IRS Guidance on Section 471(c) and Section 280E: A Case of Strategic Silence

In true IRS fashion, the memorandum recently brought to our attention explicitly avoids addressing the application of Section 471(c) in mitigating the impact of Section 280E. Instead, the focus is narrowly placed on what Section 471(a) allows, which, predictably, is not much. For resellers looking for relief under Section 471(c), the IRS’s silence speaks volumes.


The Memorandum’s Take on Section 471(a)

The IRS memorandum clarifies the costs that can be capitalized under Section 471(a) for resellers. These include the invoice price of goods (minus trade discounts) and necessary transportation or other charges incurred in acquiring possession of the goods. However, it stops short of offering guidance on Section 471(c), leaving out any discussion on the broader scope of costs that might be capitalized under this section.


What the IRS’s Silence Implies

The careful wording of the memorandum implies that if a taxpayer were applying Section 471(c), a different set of rules might apply, allowing for a broader range of costs incurred in purchasing and reselling goods to be included in inventory. This tacit acknowledgment aligns with what many tax professionals have long understood: Section 471(c) can potentially offer significant relief to businesses impacted by Section 280E.

While the memorandum avoids a direct endorsement, its language suggests that those who meet the criteria for Section 471(c) could capitalize more costs, thereby reducing the taxable income affected by Section 280E. This is a crucial insight for businesses in the cannabis industry and other sectors where Section 280E poses substantial tax challenges.


The Role of Form 3115 in Changing Accounting Methods

At the end of the memorandum, the IRS mentions the necessity of filing Form 3115 to change accounting methods. This requirement has likely tripped up many taxpayers who have not filed the necessary paperwork to adopt a Section 471(c) position. Filing Form 3115 is essential for obtaining permission from the IRS to change accounting methods, and failing to do so can result in the denial of the benefits associated with Section 471(c).

For those who have successfully navigated this process, the lack of IRS audits or examinations on their Section 471(c) position may be due to the procedural hurdle of Form 3115. This reinforces the importance of adhering to proper procedures when seeking to change accounting methods and capitalize on the potential benefits of Section 471(c).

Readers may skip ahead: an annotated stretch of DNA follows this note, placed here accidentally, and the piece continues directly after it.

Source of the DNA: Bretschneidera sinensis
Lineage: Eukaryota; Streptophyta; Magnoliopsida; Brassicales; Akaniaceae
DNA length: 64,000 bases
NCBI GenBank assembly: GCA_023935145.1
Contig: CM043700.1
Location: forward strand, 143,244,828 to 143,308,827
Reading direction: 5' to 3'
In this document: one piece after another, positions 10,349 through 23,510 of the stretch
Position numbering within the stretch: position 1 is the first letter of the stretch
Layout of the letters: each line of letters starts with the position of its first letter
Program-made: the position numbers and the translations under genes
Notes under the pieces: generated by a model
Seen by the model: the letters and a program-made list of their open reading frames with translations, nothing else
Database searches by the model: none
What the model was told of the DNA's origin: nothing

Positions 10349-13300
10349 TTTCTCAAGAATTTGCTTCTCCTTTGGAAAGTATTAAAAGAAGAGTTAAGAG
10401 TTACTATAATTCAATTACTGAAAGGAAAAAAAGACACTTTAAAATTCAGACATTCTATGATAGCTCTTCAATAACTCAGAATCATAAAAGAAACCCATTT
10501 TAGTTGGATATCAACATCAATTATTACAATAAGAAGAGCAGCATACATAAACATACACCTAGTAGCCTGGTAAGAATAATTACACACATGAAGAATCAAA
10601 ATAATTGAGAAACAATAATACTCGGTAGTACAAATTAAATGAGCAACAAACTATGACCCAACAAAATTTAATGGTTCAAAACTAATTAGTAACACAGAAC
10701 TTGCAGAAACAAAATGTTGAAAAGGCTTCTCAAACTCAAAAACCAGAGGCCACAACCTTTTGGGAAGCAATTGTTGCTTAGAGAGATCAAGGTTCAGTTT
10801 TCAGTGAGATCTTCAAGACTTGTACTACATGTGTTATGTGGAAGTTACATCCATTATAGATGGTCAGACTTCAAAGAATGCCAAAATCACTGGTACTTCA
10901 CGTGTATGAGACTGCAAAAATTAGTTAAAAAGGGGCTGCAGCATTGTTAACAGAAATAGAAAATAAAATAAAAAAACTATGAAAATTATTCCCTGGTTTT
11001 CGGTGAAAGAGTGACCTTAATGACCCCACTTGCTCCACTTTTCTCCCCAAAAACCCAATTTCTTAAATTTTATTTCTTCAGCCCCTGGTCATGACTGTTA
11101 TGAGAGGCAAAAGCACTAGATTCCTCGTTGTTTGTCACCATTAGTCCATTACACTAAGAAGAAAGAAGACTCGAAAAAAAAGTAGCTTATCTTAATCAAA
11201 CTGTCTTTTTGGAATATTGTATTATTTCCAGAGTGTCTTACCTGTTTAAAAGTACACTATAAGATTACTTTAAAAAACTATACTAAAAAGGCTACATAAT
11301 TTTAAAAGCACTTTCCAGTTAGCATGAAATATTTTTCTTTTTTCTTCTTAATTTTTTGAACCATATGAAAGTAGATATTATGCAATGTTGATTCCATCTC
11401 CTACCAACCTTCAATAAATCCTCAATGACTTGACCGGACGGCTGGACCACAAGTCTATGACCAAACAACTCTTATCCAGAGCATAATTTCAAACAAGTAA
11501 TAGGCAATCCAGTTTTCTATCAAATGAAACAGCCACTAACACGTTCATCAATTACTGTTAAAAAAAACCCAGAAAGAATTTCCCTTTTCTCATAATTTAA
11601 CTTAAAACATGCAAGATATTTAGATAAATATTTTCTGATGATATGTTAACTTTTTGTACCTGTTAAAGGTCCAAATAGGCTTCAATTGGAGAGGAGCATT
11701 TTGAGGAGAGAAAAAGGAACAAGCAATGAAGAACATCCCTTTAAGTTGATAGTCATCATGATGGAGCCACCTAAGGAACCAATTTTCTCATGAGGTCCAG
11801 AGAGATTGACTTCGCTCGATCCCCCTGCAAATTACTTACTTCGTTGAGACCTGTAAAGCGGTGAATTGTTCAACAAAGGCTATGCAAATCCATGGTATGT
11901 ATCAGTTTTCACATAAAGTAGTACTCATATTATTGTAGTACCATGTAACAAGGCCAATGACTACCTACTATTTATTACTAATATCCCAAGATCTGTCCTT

The IRS’s memorandum may not provide explicit guidance on Section 471(c), but its strategic silence and the careful implications within its wording reinforce what many tax professionals already believe: Section 471(c) offers a viable path to mitigate the impact of Section 280E. By ensuring compliance with the necessary procedural requirements, such as filing Form 3115, businesses can better position themselves to capitalize on the benefits of Section 471(c) and potentially reduce their taxable income under Section 280E.


Here is the referenced IRS memorandum which supports our aggressive position on a code section IRC 471(c). 

Assete write off


As a tax planning strategy, particularly towards the end of the year, a common question from clients is: “What can I buy to decrease my tax liability?” Many consider purchasing vehicles or making down payments on properties or building facilities. However, it’s important to note that there are limits. For example, buying real estate, including land and building, doesn’t usually offer immediate tax deductions. In fact, down payments on property in and of itself don’t qualify for immediate deductions.

The main category of assets eligible for immediate depreciation (sometimes called ‘bonus depreciation’) includes equipment that can be described as losing value upon purchase and is also not permanently affixed to a building or property. This category encompasses a wide variety of assets, from computers to tractors, dehumidifiers, trimming machines, and even essential building equipment like appliances.

For vehicles, to qualify for bonus depreciation or 179 deductions, they must have a demonstrable and primary business use. Purchasing cars for tax write-offs is often risky if they are not used exclusively for business. For instance, vehicles must be used over 5% of the time for business purposes to be eligible. If this percentage drops, the IRS may require you to recapture formerly deducted depreciation. If business use is less than 50%, consider opting for taking a mileage deduction (currently at $0.65 per mile), which is safer. For business owners, reimbursing oneself for mileage from the business for the use of a personal vehicle is recommended. This reimbursement is non-taxable and counts as a business expense. Remember that these business miles must be meticulously recorded for the deduction to be substantiated.  

Land, on the other hand, is not depreciable. It generally appreciates in value, and the IRS doesn’t allow depreciation as it’s seen as a cash-for-property exchange without actual value loss. Residential rental properties can be depreciated over 27.5 years and commercial buildings over 39 years, but these are long-term deductions and don’t offer much immediate tax relief.

Remember, specific equipment, such as above-ground irrigation systems, that aren’t permanently attached to the property can also qualify for bonus depreciation. Investing in equipment can be a smart tax strategy, especially if these are items you plan to purchase regardless.